Scientists Develop “Liquid Wire” That Acts Like Both a Fluid And Solid
This 'liquid wire' mimics spider silk and could lead to a new generation of biorobots.
Researchers are developing a synthetic spider silk to be used in the fields of materials, engineering, and medicine.
Dubbed as “liquid wire,” the thread will mimic the tiny droplets of “watery glue” that coat the spider’s silk, which will act as a spool that reels in the loose thread and keep it from sagging or stretching. It will marry the elasticity of the silk and the surface tension of the sticky droplets. The research team of from Oxford University and the Université Pierre et Marie Curie then reproduced a synthetic thread that uses plastic filaments coated in oil droplets.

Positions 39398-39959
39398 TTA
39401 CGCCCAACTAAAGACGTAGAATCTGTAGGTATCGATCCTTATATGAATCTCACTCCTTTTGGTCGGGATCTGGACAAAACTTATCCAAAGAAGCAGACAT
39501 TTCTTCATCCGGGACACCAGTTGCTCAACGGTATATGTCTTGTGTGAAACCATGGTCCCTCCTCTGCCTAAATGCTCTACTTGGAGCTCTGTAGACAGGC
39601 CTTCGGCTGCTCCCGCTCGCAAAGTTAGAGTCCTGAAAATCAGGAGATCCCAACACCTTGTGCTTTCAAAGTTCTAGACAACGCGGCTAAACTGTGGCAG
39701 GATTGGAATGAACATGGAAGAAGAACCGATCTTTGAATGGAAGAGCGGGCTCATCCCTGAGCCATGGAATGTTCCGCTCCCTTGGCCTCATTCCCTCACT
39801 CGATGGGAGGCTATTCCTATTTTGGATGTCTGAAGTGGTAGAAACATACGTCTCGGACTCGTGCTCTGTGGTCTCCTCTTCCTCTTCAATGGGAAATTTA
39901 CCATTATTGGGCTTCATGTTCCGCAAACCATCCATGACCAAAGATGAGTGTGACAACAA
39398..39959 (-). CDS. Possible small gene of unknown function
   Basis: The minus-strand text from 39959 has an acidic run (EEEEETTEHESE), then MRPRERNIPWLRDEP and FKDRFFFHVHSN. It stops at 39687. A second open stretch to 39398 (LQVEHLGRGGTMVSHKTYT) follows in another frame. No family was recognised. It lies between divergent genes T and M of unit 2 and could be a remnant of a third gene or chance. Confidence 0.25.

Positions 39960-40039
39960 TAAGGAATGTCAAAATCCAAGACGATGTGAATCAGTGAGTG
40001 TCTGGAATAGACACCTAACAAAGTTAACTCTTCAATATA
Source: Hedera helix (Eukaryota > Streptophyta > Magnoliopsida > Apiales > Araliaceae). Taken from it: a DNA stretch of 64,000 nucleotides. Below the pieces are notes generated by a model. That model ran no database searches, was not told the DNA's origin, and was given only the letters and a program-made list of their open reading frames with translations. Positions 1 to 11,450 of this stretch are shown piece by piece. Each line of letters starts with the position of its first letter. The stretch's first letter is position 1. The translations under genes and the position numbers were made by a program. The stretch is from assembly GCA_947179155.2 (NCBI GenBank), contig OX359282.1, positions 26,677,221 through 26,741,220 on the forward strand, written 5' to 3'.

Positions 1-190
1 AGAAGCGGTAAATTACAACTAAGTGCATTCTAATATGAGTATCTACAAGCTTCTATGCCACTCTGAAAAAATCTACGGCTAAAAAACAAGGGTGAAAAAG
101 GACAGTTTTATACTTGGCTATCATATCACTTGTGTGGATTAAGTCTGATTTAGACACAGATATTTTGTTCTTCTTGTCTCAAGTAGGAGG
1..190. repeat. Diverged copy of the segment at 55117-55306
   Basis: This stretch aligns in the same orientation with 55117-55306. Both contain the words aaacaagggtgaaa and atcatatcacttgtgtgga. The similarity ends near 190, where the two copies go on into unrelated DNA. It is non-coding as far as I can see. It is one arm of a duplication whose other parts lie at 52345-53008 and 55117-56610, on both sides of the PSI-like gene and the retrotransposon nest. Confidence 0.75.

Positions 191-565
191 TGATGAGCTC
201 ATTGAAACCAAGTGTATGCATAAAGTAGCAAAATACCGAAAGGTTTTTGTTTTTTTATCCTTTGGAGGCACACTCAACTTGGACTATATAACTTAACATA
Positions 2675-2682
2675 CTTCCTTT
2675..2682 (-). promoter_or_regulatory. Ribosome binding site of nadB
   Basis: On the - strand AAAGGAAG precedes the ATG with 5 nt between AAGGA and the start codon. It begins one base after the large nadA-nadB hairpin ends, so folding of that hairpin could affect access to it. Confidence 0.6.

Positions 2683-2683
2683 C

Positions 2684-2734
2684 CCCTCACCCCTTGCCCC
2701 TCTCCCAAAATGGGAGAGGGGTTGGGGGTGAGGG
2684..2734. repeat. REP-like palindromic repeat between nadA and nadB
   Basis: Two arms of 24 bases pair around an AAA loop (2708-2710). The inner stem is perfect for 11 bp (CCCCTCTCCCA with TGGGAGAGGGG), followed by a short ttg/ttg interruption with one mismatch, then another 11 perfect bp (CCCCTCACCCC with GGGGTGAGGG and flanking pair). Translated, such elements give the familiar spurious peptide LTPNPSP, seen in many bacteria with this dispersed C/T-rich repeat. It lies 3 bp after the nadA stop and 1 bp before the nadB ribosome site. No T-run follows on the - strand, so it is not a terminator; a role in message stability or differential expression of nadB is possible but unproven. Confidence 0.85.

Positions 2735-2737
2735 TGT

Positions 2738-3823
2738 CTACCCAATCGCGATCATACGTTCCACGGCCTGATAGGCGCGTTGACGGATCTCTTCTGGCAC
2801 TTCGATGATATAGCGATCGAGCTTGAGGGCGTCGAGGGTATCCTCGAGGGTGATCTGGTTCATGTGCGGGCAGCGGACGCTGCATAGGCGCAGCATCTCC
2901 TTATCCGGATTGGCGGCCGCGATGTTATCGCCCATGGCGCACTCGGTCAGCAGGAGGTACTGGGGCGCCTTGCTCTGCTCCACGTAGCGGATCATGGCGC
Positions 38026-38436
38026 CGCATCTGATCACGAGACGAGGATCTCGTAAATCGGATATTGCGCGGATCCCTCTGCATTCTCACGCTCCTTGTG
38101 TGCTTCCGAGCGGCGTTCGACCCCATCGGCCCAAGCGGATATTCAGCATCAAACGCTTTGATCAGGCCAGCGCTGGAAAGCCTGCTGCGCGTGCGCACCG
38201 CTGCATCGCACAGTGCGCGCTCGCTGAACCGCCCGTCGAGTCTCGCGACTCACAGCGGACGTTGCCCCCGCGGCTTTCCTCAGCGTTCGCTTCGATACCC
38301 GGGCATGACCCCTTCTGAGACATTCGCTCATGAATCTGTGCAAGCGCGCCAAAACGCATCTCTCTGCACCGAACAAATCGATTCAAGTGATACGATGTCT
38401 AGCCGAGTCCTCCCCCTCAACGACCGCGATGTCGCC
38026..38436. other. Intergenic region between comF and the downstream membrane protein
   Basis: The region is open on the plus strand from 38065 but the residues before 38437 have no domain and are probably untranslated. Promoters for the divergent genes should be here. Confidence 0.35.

According to Dr. Hervé Elettro, lead scientist, the bio-inspired hybrid threads could be manufactured from virtually any components. He said the synthetic threads could be used as microfabrication of complex structures, reversible micro-motors, or self-tensioned stretchable systems.
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